Just when we thought it was safe to root for the Browns again...
The Super Bowl is over. A week has passed since the first official day of the NFL offseason. Teams are knee deep in personnel meetings for coaches and scouts, getting ready for the NFL Combine and preparing for Free Agency shortly after that. February is typically a quiet time for the NFL. That was until yesterday afternoon, when John Dorsey pulled the fire alarm as everyone was lying down for a long winter’s nap.
Kareem Hunt, the former star running back of the Willoughby South Rebels, Toledo Rockets and Kansas City Chiefs, signed a one year, $1 million dollar deal with his hometown Cleveland Browns. What a time to be a Browns Fan, right? THUD. This is no feel good, homecoming ballad. What may eventually become a song about redemption and overcoming odds begins as nothing more than a cautionary tale right now.
Of course, anyone reading this knows the story by now. And you’ve probably seen the video that surfaced by TMZ in November which shows Hunt throwing a woman down and kicking her over as she knelt, trying to compose herself in the hallway of a downtown Cleveland hotel. As with anything, there are two sides to every story and some people want to dive into all the “He Said/She Said” drama that surrounds that incident, as if that somehow justifies Hunt’s behavior. But it doesn’t. So I won’t.
What really matters are the optics, among other things. What’s really important is the message it sends to have a player capable of such acts on your football team and in your locker room. And not just to the other players around the league, but to the fans, and at the risk of sounding melodramatic, to the women and children who watch the Cleveland Browns. Contrary to popular belief, winning is not all that matters in the NFL. Trust, character and responsibility... those things matter too. They have to. Unless you’re John Dorsey, General Manager of the trying-to-be-relevant-for-the-right-reasons Cleveland Browns.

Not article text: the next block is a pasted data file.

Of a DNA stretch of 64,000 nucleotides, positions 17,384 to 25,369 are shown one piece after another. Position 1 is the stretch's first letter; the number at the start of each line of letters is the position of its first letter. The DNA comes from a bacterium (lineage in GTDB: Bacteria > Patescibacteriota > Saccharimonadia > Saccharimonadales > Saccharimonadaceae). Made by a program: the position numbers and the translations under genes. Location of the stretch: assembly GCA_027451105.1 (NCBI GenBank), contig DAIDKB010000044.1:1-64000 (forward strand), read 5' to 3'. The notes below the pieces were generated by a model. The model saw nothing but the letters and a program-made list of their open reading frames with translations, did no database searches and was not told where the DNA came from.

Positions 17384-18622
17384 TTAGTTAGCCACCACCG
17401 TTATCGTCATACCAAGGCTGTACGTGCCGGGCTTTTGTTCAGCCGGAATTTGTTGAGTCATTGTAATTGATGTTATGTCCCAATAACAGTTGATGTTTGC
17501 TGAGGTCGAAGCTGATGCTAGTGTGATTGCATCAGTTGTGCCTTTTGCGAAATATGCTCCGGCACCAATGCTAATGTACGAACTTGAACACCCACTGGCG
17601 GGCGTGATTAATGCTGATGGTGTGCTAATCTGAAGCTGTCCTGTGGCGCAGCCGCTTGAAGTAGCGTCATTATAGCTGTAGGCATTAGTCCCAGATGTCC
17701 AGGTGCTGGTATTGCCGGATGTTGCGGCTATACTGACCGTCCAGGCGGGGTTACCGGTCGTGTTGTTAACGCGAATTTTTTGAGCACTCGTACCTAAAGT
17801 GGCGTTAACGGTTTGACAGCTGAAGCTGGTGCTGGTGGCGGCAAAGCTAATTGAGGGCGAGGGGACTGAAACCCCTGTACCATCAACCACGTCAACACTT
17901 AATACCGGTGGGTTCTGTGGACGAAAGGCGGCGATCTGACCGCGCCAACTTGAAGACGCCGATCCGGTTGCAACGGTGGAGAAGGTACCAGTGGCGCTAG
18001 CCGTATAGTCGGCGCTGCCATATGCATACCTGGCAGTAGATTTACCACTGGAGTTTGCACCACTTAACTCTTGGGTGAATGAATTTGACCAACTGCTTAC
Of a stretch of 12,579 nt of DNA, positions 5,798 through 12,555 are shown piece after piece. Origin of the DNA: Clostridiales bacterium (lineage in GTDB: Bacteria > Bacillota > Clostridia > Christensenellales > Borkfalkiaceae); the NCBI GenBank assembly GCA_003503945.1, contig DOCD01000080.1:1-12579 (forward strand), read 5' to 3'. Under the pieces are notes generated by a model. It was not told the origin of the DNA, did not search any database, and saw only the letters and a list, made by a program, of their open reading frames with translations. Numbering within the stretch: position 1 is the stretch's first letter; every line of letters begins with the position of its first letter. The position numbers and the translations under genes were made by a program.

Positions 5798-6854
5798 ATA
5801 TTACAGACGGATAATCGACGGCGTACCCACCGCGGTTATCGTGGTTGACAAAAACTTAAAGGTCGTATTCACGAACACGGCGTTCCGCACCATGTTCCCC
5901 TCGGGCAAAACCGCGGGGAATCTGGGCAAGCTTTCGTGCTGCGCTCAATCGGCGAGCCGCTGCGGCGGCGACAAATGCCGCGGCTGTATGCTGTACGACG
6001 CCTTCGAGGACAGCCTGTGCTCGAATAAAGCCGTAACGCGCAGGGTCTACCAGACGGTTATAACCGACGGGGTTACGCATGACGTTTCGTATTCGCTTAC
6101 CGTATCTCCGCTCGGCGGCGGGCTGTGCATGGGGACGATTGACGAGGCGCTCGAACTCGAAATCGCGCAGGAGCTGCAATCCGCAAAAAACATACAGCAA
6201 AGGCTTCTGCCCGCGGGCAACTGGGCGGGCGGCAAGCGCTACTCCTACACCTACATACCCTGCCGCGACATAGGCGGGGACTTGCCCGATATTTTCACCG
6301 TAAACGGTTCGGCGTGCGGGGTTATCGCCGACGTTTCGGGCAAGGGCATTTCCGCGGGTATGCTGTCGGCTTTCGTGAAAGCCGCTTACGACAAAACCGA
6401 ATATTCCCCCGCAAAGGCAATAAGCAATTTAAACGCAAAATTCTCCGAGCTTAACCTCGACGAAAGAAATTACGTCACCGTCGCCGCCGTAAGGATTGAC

Those “other” things certainly mattered to the Kansas City Chiefs, who outright released Hunt, a star player and an integral part of their offense, despite the fact that they had all but locked up a spot in the playoffs by the time the video surfaced in late November. If winning was all that mattered, the Chiefs could’ve kept Hunt, cited due process and perhaps even enjoyed their first Super Bowl berth in 49 years. But they didn’t. They got rid of him, not only for the deplorable content of the video but also because they found out he had lied to them when reports of the incident from last February were made known to them.
And now he’s a member of the Cleveland Browns. When asked why he felt comfortable enough to make such a questionable decision, John Dorsey referred to the process he and his team went through and explained “At the end of it, the one thing we did find was he understands and takes full accountability for the egregious act he committed. He is extremely remorseful for his actions. What he has done is he has sought professional counseling”, Dorsey said. “Trust has to be earned, and that has to be earned with the Cleveland Browns organization and the community of Cleveland moving forward. This will be a day-to-day thing in terms of earning trust.”
Is this supposed to make anyone feel better? No, and it only leaves more questions than answers. While extremely talented, Hunt is capable of the type of behaviors (plural) that make it a real stretch for anyone to willingly trust him, let alone support him. But Dorsey put himself and the entire Browns organization out on that limb. And for what?
With Nick Chubb, Duke Johnson and the implementation of a new offense designed to attack opponents through the air, is the juice that Hunt will provide (after whatever lengthy suspension he serves) really be worth the squeeze? Is the PR backlash that is occurring right now and will throughout training camp be worth it? Will the feeling of guilt that washes over FirstEnergy Stadium every time Hunt scores a touchdown and jumps into the Dawg Pound be worth it? Eck.
It’s probably good to admit that I can’t speak for everyone and I shouldn’t try. But no matter what happens from here on out with Kareem Hunt, I cannot imagine ever being comfortable enough to embrace having him as a member of the team I root for. No matter how many yards he rushes for or touchdowns he scores, I cannot imagine buying my sons his jersey or explaining to my daughter how he “didn’t mean to kick a girl” or saying to my wife “yeah but did you hear what she said to him before he pushed her on the ground”? No, because the message we’re sending matters. And that is the burden we ALL share now that he’s on the team we root for. Some things matter more than winning. Even in the NFL.